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Boston Scientific Finds Battery Problem in Some Devices

May 15, 2006

Boston Scientific Corp. on Monday said it had notified doctors that some of its implantable cardiac devices, which it acquired as part of its purchase of Guidant Corp. last month, could be at risk for early battery depletion.

Boston Scientific, whose shares fell about 1 percent, said the problem occurred in a single lot of 996 implantable cardioverter defibrillators and cardiac resynchronization therapy defibrillator devices that had been implanted in patients globally. No deaths or injuries were reported.

Boston Scientific said 30 of its Guidant devices had been returned by May 8, and it had received an additional 46 reports of devices that remained implanted but showed signs of premature battery depletion.

The devices, which contain a faulty component from the single manufacturing batch, are in the Vitality DS, Vitality AVT and Vitality 2 ICD lines, and the Contak Renewal 3, Contak Renewal 4 and Contak Renewal 4AVF lines of CRT-Ds.

In information posted on its Web site, Boston Scientific advised doctors to schedule follow-up appointments as soon as possible with patients who had received the devices and contact the company for instructions to determine remaining battery life of the devices.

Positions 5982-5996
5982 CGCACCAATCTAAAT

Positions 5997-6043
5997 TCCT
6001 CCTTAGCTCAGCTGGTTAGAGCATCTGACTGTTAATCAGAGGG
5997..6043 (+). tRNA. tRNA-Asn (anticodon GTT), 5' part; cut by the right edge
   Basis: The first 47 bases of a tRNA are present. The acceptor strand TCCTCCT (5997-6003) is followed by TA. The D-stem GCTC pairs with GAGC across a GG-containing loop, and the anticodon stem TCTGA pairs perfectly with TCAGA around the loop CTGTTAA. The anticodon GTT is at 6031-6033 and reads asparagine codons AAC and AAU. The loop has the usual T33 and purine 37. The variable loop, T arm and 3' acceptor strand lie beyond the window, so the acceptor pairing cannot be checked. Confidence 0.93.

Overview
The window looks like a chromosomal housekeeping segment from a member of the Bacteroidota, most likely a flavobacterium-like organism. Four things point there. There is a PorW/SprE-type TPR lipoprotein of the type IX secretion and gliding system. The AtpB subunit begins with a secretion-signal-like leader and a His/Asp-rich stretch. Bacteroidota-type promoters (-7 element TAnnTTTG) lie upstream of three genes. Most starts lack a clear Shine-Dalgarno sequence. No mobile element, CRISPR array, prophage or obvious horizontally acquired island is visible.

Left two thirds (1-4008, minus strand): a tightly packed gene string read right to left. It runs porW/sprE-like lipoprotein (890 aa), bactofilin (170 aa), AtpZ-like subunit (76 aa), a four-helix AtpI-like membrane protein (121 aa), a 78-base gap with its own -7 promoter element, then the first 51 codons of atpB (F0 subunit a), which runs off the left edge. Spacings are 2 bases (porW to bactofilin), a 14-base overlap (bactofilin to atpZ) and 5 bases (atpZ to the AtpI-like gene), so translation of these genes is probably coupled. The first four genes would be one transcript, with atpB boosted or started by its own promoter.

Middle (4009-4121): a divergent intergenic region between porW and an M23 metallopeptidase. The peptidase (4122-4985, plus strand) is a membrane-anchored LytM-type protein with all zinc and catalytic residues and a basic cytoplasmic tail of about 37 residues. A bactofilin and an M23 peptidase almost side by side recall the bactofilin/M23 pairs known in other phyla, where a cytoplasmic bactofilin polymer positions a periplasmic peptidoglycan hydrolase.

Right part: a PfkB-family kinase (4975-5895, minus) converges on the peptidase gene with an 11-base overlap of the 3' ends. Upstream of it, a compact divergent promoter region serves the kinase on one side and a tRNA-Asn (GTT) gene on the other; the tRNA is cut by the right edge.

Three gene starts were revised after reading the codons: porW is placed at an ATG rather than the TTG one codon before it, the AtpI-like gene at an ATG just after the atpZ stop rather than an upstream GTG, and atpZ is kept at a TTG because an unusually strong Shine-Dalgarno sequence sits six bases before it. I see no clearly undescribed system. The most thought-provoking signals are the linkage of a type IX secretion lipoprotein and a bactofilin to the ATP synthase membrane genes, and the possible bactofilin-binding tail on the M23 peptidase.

The battery problem came to light after an overall review of Guidant's product lines, Boston Scientific said.

Boston Scientific also advised doctors of two device malfunctions linked with implantation of Guidant defibrillators in an unusual position.

Planting one of these devices below the chest muscle, rather than below the skin, can result in mechanical stress to an area of the titanium case that can cause the product to malfunction, the company said. The uncommon technique could affect devices in the Renewal 3, Renewal 4 and Vitality HE product lines.

The two patients whose devices malfunctioned underwent successful replacement procedures, Boston Scientific said.

Boston Scientific is currently working to resolve a warning letter from the U.S. Food and Drug Administration over quality control issues. The Guidant division also faces its own FDA warning letter over its ICDs.

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